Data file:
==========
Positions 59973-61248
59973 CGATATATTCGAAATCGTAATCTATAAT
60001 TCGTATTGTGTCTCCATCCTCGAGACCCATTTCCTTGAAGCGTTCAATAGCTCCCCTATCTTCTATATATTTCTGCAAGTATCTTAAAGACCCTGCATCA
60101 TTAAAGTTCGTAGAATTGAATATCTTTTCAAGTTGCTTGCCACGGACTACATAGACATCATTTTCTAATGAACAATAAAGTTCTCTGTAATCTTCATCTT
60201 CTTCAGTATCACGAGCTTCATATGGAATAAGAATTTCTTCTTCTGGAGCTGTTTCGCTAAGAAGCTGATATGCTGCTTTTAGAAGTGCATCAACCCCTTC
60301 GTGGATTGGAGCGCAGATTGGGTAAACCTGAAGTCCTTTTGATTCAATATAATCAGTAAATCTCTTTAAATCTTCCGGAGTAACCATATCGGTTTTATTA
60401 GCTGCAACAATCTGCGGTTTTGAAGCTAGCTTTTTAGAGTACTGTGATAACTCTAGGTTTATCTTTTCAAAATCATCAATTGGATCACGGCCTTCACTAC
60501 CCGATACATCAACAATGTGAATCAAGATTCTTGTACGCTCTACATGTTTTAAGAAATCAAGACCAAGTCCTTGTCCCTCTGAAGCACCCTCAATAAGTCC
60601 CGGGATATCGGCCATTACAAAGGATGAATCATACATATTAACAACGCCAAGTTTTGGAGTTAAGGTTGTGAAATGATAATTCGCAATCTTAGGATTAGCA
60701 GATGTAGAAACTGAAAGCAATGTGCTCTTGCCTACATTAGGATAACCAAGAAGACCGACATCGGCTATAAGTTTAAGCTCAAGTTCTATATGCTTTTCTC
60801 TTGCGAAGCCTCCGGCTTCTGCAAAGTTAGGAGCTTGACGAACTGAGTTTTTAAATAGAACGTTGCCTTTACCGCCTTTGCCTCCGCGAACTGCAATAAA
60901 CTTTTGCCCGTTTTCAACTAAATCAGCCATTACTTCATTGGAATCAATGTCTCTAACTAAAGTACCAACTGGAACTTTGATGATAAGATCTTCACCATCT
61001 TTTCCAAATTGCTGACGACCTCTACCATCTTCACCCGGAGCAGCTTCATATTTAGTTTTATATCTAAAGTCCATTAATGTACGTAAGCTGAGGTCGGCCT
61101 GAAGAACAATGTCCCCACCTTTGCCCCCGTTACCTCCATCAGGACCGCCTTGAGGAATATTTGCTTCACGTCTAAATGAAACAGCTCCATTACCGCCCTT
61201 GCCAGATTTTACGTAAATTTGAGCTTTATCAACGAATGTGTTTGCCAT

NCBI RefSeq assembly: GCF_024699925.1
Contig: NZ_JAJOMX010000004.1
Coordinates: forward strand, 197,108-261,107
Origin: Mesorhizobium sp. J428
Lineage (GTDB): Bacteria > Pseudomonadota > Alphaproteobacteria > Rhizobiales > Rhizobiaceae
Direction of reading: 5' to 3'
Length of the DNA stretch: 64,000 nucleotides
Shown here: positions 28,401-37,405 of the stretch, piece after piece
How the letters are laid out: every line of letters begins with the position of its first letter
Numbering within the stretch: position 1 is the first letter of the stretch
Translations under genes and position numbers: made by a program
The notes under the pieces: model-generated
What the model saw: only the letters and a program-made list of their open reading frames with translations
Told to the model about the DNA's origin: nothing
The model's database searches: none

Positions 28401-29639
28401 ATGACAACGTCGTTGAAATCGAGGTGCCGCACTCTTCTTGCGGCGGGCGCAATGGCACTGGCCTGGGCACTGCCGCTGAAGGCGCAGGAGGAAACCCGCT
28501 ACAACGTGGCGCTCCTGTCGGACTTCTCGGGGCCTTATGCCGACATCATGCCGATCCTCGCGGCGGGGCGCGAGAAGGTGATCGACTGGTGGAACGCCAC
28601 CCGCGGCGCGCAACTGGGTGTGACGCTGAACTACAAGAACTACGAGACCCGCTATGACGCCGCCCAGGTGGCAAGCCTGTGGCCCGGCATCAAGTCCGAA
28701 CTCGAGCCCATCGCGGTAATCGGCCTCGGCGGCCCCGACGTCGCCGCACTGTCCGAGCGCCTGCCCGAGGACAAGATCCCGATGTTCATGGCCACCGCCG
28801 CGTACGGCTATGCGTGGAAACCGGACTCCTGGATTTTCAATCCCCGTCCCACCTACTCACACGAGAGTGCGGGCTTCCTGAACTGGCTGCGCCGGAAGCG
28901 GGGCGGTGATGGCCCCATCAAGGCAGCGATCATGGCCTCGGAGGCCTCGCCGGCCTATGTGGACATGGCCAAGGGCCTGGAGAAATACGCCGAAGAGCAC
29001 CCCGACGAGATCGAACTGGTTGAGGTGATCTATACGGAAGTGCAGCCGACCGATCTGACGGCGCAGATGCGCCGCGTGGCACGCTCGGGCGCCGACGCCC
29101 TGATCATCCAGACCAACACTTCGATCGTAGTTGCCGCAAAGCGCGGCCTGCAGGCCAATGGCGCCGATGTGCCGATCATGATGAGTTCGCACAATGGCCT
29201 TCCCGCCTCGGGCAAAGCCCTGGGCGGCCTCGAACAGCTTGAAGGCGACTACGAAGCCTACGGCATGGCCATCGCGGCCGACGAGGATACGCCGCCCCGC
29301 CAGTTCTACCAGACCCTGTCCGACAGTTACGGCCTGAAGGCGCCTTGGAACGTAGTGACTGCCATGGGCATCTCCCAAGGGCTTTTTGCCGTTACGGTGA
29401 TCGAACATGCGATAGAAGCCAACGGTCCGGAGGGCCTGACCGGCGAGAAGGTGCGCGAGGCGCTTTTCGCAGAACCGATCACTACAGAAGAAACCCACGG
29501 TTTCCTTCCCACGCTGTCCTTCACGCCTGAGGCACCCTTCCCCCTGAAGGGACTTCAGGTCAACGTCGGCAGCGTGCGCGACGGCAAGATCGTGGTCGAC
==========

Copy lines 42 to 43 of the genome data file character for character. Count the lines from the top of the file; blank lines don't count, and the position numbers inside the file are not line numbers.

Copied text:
29401 TCGAACATGCGATAGAAGCCAACGGTCCGGAGGGCCTGACCGGCGAGAAGGTGCGCGAGGCGCTTTTCGCAGAACCGATCACTACAGAAGAAACCCACGG
29501 TTTCCTTCCCACGCTGTCCTTCACGCCTGAGGCACCCTTCCCCCTGAAGGGACTTCAGGTCAACGTCGGCAGCGTGCGCGACGGCAAGATCGTGGTCGAC